Austrian government operates under a multi-party system, and the current Chancellor is head of a coalition between the people’s party, the OVP, and the Alliance for Austria’s Future, the BZO, formerly the freedom party (Frey). Other major parties include the Social Democrats and the Green party on the national level, although both the Liberal Forum and the Communist party have representation in local parliaments (Austrian Embassy). Schuessel remains one of the most influential moderately conservative leaders in Europe, although his coalition with the original Freedom party has been a subject of much controversy (Frey). The Freedom party, headed by Jorg Haider, began as a highly nationalist party, and gained overwhelming national support for its xenophobic attitudes. However, Austria endured embarrassing relations with fellow EU nations in 2000, when EU members froze bilateral contacts in protest to the inclusion of the Freedom party. In April of 2005, Haider engineered an internal split within the party, and began the BZO, completely abandoning his earlier ideals. Although his ministers and the majority of his deputies followed him into the BZO, this has barely maintained Schuessel’s power, as most of the grassroots activism remains with the original party (Fizzles). The moderate government has been slipping in favor to the Social Democrats since this party split, and both the BZO and the OVP have lost representation in recent regional elections. There are rumors of a possible attempt by Schuessel to scheme a grand coalition between the OVP and the Social Deomcrats, or even more radically, the Green Party, in desperate attempts to remain in power. Yet, Schuessel is relying heavily on his distinctive personality and notoriously excellent campaigning skills for the upcoming election (Frey).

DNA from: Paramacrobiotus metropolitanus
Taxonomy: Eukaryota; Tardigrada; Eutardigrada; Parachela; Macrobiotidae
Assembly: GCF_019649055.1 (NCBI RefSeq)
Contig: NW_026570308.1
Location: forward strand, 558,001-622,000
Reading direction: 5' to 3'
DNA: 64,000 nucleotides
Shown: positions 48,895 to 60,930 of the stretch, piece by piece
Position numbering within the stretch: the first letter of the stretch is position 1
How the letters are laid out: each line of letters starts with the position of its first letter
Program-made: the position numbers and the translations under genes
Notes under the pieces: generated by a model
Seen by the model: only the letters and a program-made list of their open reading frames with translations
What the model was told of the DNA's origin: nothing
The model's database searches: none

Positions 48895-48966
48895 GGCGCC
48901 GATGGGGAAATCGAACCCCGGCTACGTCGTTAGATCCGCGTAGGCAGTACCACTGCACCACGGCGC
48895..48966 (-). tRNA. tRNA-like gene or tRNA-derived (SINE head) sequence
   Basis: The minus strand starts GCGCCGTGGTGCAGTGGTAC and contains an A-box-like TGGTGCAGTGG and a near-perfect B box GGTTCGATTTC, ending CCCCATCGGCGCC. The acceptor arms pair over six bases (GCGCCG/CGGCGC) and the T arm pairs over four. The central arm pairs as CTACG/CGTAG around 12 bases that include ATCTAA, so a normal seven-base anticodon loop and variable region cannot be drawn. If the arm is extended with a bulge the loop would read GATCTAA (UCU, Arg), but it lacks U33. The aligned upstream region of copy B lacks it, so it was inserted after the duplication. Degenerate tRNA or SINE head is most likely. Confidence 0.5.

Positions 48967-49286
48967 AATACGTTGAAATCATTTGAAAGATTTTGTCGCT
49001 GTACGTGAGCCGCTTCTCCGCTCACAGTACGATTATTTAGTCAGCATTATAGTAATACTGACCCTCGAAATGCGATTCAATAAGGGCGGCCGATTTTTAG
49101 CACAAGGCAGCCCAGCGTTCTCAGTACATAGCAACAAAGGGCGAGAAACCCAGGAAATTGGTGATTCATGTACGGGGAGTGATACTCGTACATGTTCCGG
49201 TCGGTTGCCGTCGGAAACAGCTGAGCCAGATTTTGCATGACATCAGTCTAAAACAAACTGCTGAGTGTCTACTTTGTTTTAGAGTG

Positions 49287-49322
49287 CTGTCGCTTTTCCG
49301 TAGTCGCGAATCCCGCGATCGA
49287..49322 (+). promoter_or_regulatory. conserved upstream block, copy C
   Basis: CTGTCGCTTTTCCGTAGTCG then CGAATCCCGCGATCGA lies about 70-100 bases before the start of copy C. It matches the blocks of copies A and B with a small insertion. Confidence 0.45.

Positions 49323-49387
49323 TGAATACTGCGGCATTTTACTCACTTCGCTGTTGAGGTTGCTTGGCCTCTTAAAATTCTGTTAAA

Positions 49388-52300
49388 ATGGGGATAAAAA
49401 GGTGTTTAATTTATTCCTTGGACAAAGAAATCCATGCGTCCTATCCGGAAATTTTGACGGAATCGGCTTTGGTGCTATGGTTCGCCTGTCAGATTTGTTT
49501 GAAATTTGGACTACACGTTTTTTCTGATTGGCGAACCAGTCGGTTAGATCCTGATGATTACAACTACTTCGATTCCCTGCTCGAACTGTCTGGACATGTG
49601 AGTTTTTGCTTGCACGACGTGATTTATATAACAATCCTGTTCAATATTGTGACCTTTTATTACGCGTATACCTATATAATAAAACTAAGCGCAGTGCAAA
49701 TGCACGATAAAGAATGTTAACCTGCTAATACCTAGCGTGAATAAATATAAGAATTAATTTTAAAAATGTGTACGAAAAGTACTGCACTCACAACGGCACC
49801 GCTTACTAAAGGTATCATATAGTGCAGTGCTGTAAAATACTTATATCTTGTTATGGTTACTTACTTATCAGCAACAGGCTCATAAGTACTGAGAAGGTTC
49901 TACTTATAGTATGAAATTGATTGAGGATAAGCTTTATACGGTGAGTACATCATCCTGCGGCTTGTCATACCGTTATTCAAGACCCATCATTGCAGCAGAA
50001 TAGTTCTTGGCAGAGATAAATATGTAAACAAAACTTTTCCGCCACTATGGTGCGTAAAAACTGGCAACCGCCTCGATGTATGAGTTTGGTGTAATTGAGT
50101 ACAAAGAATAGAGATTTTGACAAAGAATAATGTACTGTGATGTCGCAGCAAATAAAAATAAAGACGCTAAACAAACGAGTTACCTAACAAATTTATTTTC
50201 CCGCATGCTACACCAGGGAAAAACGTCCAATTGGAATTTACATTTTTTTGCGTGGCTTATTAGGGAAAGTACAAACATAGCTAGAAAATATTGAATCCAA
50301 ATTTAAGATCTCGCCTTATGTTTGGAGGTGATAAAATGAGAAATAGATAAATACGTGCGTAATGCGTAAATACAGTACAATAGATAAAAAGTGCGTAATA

As one of the globe’s most highly developed countries, Austria’s per capita income is ranked twelfth worldwide. It has strong ties to fellow EU nations and the United States economically, and it has served generally as a link between Central and Eastern Europe (Krautgartner). Although traditionally, Austria has maintained a free market economy with an emphasis on social factors, the current government under Schuessel has persistently pursued a number of economic reforms. Overhauling the state pension system and pushing for the privatization of companies, much of these new economic policies tend to be in favor of business growth (Frey). Much of this corporate expansion and rapid growth can be attributed to Eastern Europe, and an export boom is driving company profits to new highs while new laws favor profit from foreign subsidiaries (Krautgartner). Yet, strict laws continue to exist, preventing most Eastern European themselves from joining the Austrian labor market. Like most other EU nations, Austria chose to retain control over labor laws until 2011, shutting its doors to the vast majority of migrant workers (Wagstyl). Although Austrian government insists that this is based primarily on the growth of previously low unemployment rates, other European nations have insinuated otherwise.